UPDATE 3-Chrysler to close Delaware plant early, cut jobs

(Adds details on hybrid plans)

DETROIT, Oct 23 (Reuters) - Chrysler LLC said on Thursday it is closing one assembly plant early and eliminating a shift at another, resulting in 1,825 job cuts, following a loss of more than $1 billion for the first half of the year.

The U.S. automaker, now run by Cerberus Capital Management [CBS.UL], clarified that Daimler AG DAIGn.DE lost 88 million euros ($112.7 million) on its 19.9 percent stake in the automaker during the second quarter under U.S. accounting standards.

That would mean Chrysler, overall, lost $563 million during the second quarter. Combined with its first-quarter loss of $510 million, the company has lost $1.07 billion for the first half.

Daimler had earlier reported a net loss of 351 million euros for its stake in Chrysler for the second quarter under international financial reporting standards before Chrysler reported the 88-million-euro figure on a GAAP basis.

Chrysler, which was acquired by Cerberus in August 2007, said it was working with the United Auto Workers union to review buyout programs at the affected plants.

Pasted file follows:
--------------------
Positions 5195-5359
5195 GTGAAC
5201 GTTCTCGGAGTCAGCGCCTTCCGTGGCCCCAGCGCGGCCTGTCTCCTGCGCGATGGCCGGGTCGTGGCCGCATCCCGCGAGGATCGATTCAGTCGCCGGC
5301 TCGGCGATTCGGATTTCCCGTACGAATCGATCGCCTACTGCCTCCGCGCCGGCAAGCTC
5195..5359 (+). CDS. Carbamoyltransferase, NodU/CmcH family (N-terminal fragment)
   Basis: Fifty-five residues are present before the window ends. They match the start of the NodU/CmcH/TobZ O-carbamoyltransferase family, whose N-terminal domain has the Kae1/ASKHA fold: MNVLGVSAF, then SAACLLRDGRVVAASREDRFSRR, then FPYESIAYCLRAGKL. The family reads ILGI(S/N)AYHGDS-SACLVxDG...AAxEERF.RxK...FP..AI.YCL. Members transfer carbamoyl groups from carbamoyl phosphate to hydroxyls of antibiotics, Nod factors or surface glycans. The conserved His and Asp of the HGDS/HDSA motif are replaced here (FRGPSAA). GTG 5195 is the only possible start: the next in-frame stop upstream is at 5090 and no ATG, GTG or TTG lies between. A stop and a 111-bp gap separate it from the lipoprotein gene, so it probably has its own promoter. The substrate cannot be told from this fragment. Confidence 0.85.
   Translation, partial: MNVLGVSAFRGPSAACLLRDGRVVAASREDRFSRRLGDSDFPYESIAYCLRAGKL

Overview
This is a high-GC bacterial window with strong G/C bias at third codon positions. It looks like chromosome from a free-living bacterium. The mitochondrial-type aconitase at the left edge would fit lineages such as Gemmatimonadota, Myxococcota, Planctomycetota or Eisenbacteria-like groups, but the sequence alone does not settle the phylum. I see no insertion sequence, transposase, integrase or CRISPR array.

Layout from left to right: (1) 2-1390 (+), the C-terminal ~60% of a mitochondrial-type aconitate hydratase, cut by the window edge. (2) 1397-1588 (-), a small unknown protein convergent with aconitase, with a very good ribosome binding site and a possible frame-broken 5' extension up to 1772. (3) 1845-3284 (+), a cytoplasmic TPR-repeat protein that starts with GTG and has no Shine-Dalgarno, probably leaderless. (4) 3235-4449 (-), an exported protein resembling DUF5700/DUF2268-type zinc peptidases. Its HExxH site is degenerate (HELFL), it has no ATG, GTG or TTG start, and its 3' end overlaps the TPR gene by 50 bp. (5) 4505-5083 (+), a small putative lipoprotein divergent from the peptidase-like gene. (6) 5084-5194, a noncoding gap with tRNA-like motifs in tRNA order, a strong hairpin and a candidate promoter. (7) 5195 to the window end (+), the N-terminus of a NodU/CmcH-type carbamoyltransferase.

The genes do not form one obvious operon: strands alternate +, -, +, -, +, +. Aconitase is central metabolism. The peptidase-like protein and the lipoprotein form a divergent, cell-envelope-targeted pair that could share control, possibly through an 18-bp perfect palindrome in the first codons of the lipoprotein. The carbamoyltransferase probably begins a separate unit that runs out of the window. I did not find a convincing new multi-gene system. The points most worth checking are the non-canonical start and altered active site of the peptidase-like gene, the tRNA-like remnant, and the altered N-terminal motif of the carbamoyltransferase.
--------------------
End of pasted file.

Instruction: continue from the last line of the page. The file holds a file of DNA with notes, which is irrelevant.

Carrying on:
The company now plans to close the Newark, Delaware, assembly plant and eliminate a shift at its plant in Toledo, Ohio, by the end of December.

The Toledo plant employs about 2,100 people producing Dodge Nitro and Jeep Liberty SUVs.

The Newark assembly plant, which builds the slow-selling Dodge Durango and Chrysler Aspen, was originally set to close at the end of 2009, a move first announced in February 2007 as part of a cost-cutting plan.

With the closure of the Newark plant, Chrysler would not have any hybrid offerings in the market. Hybrid versions of Durango and Aspen, which are built in Newark, are the only two hybrid models that Chrysler has in dealerships so far. Chrysler plans to launch a Dodge Ram hybrid pickup truck in 2010.

Chrysler, whose sales have fallen 25 percent this year, has faced scrutiny over whether it can ride out a steep downturn in U.S. auto sales that many analysts expect to stretch through 2009.

The U.S. auto market has seen demand plunge since then because of a combination of high gasoline prices, tight credit and a weak housing market.

Cerberus, which is aiming to purchase the remaining stake in Chrysler from Daimler, has been in talks with GM GM.N and other automakers about the possibility of the sale of part or all of the company's assets, according to people familiar with the matter.

Chrysler President Jim Press said late on Wednesday that the automaker’s steadier cash flow may be why suitors were considering its assets, but he would not say whether the company was in merger talks with GM.

Chrysler, which has released limited financial data since Cerberus acquired it, ended June with $11.7 billion in cash and had earnings of $1.1 billion before interest, tax, depreciation and amortization in the first half of the year. (Euro=$1.28) (Editing by Lisa Von Ahn and Brian Moss)